That’s the big question in the wake of the NSA surveillance news that’s shaken the nation. There’s no way to block NSA surveillance completely. It’s important to remember that almost all surveillance starts with private companies.
You might not care about all three, but you’ll probably care about one: 1. Look at the Living Social breach as an example: 50 million people’s names, emails, birthdates, and encrypted passwords gone in one hack. The company misuses it in a way you didn’t expect or intend, that violates your privacy, or that makes you uncomfortable. Privacy laws certainly need an overhaul, but regulation isn’t an immediate solution for the everyday Internet user.
Facebook is a champion of this kind of misuse by constantly changing its privacy policies and eroding default protections. For more in-depth guides, we recommend the Electronic Frontier Foundation’s Surveillance Self Defense site and
Also note that 1), some of these tools are kind of complicated if you aren’t tech savvy; and 2), many require 2-way encryption to work (so both you and the person you’re communicating with would have to have it installed).
A good starting place if you’re a Firefox user is our collection of simple-to-use privacy add-ons.
Here are some of our favorite tools that you can try: Internet Service Provider (ISP): Sonic Wireless provider: Cricket Encrypt an email account you already have: Thunderbird with Enigmail; Mac Mail with GPGTools; Outlook with GPG4Win Private email clients: Unspyable, Countermail, or Shazzle Search engines: Ixquick and Duck Duck Go Mobile calls: Red Phone, Silent Circle Android proxy: Orbot i OS proxy: Foxy Proxy (configure it as a proxy, not a VPN) Mobile photos: Obscura Cam Text messaging: Text Secure Online tracker blocking: our very own DNTMe Web-based chatting: Adium with OTR, Cryptocat Mobile chatting: Chat Secure (i OS)Virtual private networks (VPNs): i VPN, Private Wifi Hard drive encryption: True Crypt Web browser: Tor Browser (and Mozilla’s Firefox is the best major browser on privacy) Mobile browser: Onion Browser (i OS), Orweb (Android) There’s an emerging consumer privacy movement built around the premise of giving regular web users (regardless of tech-savvy) the power to limit the personal info collected about them, so expect the usability and availability of privacy tools to skyrocket soon.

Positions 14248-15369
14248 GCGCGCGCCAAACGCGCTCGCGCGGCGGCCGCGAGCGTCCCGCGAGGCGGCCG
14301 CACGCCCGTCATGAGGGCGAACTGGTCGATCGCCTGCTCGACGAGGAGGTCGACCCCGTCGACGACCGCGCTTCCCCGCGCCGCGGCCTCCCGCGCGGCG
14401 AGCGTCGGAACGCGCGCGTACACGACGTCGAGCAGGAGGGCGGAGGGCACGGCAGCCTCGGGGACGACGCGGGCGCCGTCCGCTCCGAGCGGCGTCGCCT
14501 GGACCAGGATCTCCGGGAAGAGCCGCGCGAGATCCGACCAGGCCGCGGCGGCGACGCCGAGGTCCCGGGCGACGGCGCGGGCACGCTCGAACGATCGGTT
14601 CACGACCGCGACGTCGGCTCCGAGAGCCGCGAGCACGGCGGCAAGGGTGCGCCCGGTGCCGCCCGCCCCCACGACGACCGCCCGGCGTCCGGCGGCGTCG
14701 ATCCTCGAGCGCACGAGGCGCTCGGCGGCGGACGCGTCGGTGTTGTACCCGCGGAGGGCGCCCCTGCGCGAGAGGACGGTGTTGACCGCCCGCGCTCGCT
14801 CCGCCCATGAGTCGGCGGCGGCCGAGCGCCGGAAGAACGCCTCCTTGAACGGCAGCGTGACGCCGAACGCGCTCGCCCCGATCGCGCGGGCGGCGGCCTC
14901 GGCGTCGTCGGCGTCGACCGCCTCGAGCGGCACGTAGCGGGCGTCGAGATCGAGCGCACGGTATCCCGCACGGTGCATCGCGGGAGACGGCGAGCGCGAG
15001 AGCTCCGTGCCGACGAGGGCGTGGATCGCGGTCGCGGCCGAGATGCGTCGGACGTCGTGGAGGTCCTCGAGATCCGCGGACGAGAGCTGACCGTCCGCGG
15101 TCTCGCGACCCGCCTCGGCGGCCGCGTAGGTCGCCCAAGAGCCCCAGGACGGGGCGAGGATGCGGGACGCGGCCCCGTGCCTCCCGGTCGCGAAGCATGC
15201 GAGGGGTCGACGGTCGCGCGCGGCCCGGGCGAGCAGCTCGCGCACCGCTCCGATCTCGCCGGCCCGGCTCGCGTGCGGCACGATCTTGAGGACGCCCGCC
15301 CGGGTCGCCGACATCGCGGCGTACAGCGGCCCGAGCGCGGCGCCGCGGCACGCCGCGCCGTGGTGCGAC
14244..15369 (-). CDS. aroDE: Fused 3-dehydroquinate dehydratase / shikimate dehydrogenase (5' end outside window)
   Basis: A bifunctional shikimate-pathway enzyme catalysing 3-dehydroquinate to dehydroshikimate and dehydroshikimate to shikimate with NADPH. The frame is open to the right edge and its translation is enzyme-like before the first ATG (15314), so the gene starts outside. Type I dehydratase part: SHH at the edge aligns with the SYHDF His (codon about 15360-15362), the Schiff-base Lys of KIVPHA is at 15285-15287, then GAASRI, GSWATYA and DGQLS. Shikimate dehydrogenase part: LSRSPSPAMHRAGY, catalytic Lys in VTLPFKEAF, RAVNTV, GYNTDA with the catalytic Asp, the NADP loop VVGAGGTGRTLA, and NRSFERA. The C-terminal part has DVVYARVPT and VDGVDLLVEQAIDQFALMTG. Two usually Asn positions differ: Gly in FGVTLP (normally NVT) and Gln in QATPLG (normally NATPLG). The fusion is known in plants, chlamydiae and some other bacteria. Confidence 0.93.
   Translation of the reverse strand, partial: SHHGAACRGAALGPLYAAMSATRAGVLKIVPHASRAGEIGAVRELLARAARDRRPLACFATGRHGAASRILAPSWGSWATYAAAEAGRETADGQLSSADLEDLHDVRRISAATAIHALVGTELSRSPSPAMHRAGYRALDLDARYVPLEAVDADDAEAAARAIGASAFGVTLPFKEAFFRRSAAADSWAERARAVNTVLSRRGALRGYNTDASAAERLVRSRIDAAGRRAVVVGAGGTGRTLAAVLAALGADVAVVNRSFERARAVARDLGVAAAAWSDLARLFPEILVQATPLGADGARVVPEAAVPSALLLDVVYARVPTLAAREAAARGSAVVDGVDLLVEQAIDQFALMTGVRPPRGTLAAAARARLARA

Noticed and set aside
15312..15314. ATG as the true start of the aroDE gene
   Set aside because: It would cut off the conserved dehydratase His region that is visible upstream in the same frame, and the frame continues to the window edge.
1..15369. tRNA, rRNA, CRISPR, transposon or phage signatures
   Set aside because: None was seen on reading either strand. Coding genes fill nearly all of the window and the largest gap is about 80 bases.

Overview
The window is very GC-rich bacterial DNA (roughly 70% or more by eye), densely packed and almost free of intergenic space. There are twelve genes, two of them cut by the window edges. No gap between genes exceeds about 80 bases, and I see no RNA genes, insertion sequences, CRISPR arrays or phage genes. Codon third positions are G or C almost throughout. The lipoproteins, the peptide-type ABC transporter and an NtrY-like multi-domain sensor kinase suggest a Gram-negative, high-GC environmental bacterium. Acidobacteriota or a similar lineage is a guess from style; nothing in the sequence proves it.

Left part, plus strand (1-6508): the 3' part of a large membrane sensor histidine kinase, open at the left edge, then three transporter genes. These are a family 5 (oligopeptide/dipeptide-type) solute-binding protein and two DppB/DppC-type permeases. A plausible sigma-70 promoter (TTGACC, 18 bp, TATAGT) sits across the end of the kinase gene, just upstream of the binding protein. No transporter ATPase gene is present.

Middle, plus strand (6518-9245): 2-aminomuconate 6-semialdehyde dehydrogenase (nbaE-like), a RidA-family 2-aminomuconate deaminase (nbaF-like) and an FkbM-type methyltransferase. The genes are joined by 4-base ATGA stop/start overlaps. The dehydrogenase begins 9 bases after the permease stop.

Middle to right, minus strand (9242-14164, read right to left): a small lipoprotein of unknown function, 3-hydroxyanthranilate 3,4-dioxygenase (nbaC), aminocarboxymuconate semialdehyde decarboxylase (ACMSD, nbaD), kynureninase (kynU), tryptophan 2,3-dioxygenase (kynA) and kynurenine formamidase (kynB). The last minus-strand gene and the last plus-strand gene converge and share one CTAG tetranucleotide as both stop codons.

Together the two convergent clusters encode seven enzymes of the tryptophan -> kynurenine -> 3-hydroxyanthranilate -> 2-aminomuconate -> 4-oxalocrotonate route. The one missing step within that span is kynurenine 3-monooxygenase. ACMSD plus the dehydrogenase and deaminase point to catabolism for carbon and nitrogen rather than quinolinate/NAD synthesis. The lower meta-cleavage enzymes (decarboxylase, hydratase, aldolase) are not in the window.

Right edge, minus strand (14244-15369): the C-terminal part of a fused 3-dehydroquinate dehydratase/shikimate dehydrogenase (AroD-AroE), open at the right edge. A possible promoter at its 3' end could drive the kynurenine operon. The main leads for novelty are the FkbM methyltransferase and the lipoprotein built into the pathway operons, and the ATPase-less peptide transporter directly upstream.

For example, if you’re a user of our stuff, then you probably know that we have a tool in the works that will help mask your contact information.We’re actually optimistic that people will have privacy 5 years from now than they do today.Adopt the mindset of only giving out the personal data that you absolutely must—for example, at checkout or when signing up for an online account—to significantly reduce your digital footprint. Just as one bad actor can induce a privacy scare, one good actor – like Edward Snowden, or you – can take the necessary steps to reduce your exposure and strengthen your sense of privacy.Please spread the word to the people you know that privacy invasions are a big deal.And realize that powerful web services like Facebook offer zero protection.Most of the recent stories about big data collection and breaches have a central theme: the little guy matters and can do something.